Though the parties appear to have a history that precedes 2009, they begin their story on January 25, 2009, when the District produced a re-evaluation report of J.K. that summarized her many previous evaluations and identified her educational needs. Id. ¶ 5. At some point, J.K. had been "placed" at The Quaker School at Horsham,*fn2 a private school specializing in the education of children with learning disabilities. Id. ¶ 6. On March 23, 2009, a meeting regarding J.K.'s individualized education program ("IEP") "was convened" at which the "IEP team"*fn3 presented M.K. and F.K. with a proposed IEP that would return J.K. to the District and place her at either a middle school or a high school within the District. Id. ¶ 7.
The parties did not reach an agreement at that meeting as to a placement and program for J.K., so J.K.'s parents enrolled her at The Lewis School, a private school in Princeton, New Jersey specializing in the education of children with various learning disabilities. The parties did agree, however, to attend a resolution meeting to resolve their disagreements as to J.K.'s placement and program. Id. ¶¶ 8-9.
The resolution meeting convened on July 15, 2009, "facilitated by a former special education hearing officer, Dr. Max Wald." Id. ¶ 10. The meeting resulted in an agreement between the parties providing that J.K. would be placed in The Lewis School for the 2009-2010 school year. Id. J.K. attended this school during that year. Id. ¶ 11.
Around December 18, 2009, in the absence of any communication from the District, J.K.'s parents contacted the District's Director of Special Education to inquire about the scheduling of another IEP meeting. Id. ¶ 12. An IEP meeting then convened on January 21, 2010, at which District personnel proposed a re-evaluation of J.K. to explore whether she should be identified as a student with mental retardation instead of her long-standing identification as a student with learning disabilities. Id. ¶ 13. Though the meeting focused on this proposed re-evaluation, the parties did not reach an agreement as to whether such a re-evaluation was needed. Id. ¶¶ 13-14. Four days later, the District sent M.K. and F.K. a request for permission to evaluate J.K. Id. ¶ 15.
At the completion of the "agreed upon observations of J.K." -- a term that the parties do not define, but which does not appear to include the District's proposed evaluation -- a second IEP meeting occurred on March 15, 2010. Id. ¶ 16. On March 17, 2010, the parents e-mailed Dr. Charles Lambert, the District's Director of Special Education, to express concerns about the IEP process. Id. ¶ 17. The District then sent to the parents an amended permission to evaluate form on March 31, 2010, which they signed and returned to the District. Id. ¶¶ 18.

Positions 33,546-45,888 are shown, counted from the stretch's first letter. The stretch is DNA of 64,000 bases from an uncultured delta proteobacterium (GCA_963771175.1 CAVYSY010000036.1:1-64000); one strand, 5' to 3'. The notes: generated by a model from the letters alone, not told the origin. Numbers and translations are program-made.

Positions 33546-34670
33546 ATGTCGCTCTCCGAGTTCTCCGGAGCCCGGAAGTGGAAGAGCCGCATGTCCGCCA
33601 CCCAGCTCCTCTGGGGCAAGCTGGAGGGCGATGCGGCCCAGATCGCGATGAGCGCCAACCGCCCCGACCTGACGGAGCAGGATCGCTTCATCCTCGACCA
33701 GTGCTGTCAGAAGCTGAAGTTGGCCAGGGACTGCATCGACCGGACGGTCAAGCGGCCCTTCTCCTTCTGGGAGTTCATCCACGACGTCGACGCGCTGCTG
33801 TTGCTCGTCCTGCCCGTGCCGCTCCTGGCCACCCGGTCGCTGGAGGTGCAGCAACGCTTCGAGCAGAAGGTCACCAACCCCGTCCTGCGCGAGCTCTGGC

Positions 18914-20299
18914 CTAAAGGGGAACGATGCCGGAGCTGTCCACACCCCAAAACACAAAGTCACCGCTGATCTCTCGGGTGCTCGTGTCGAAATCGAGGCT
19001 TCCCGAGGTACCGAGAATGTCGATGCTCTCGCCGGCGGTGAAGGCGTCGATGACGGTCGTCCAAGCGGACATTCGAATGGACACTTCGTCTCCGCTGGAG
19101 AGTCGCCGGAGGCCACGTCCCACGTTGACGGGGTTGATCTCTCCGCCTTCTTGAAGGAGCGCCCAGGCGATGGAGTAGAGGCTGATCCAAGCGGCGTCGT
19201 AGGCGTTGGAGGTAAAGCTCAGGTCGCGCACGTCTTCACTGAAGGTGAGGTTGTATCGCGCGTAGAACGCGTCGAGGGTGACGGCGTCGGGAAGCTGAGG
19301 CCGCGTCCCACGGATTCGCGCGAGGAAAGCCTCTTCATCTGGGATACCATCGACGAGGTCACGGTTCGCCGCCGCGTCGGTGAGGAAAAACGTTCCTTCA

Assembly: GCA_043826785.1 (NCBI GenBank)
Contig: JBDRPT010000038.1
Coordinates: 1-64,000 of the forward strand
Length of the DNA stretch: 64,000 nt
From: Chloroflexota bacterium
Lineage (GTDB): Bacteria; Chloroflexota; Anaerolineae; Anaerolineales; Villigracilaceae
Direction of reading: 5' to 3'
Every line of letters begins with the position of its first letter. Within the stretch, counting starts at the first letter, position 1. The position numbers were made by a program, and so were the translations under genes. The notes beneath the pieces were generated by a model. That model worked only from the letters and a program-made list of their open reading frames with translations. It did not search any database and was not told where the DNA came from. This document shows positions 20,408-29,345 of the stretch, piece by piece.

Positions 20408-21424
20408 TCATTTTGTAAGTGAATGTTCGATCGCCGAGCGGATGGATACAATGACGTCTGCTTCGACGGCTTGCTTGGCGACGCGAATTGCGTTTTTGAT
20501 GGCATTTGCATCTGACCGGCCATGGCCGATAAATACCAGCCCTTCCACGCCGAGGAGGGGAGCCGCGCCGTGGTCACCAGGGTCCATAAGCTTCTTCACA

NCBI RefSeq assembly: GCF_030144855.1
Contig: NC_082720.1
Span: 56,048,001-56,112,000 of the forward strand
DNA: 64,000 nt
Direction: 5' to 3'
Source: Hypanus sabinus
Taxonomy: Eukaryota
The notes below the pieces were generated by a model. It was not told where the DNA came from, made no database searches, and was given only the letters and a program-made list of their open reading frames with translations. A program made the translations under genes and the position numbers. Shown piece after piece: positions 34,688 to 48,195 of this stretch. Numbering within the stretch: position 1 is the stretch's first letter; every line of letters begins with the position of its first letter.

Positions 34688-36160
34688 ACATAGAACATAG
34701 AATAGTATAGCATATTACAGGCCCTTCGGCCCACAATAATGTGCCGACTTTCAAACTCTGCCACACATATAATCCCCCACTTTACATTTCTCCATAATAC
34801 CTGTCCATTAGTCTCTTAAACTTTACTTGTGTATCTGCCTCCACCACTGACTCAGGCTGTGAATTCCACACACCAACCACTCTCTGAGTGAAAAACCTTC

On April 8, 2010, M.K. and F.K.'s counsel sent a letter to counsel for the District that raised concerns about the District's request for permission to evaluate J.K., and on May 19, 2010, M.K. and F.K. filed a due process complaint pursuant to 20 U.S.C. § 1415(f). Id. ¶¶ 19-20. Another IEP meeting nonetheless occurred on July 14, 2010 at which the District proposed an IEP for J.K. for the 2010-2011 school year. M.K. and F.K. rejected that proposal. Id. ¶ 21. A due process hearing convened before Hearing Officer Culleton on August 12, 2010 and concluded, after three sessions, on October 29, 2010. Hearing Officer Culleton issued his decision on November 16, 2010. Id. ¶ 22.
B. The Hearing Officer's Findings of Facts
We turn now to Hearing Officer Culleton's findings of fact to supplement the facts as to which the parties agree. Hearing Officer Culleton explains that the January, 2009 evaluation identified J.K. as having a specific learning disability involving significant impairment in receptive and expressive language skills. Culleton's FF ¶ 1. The IEP that the District presented on March 23, 2009, moreover, offered specially designed instruction regarding not only reading, writing, and mathematics, but "on task behavior, organization, verbal reasoning, following complex instructions and social skills" as well as "oral expression, intonation, processing speed, and working memory," id. ¶ 2 -- which suggests that J.K. had specialized needs regarding these faculties as well.*fn4 According to Hearing Officer Culleton, "the IEP addressed the educational needs identified in the prior evaluation report and set forth in the present levels section of the IEP." Id. ¶ 3.
Hearing Officer Culleton found that M.K. and F.K. rejected the District's proposed IEP involving placements at a public middle school or high school because J.K. would interpret the former placement as a retention and hence be discouraged, id. ¶¶ 6-7, while the high school placement would require one-to-one attendance by an educational aide, thus reducing the Student's independence and constituting a less*fn5 restrictive environment than a private school with a student body consisting entirely of children with learning differences. Parents concluded that the Student would be unable to navigate in a large high school setting without an attendant. They indicated a lack of confidence that the District could differentiate teaching throughout the day sufficient to implement the specially designed instruction offered in the IEP. . . . The Parents knew that the goal for teaching the Student to navigate the high school building included fading of support as much as possible consistent with safety and academic progress.
Despite this rejection of the proposed IEP, Hearing Office Culleton noted that "District personnel and Parents had a practice of working out disagreements in IEP meetings. District personnel were available to meet at parent request. The District was ready to revise the IEP as needed." Id. ¶ 9.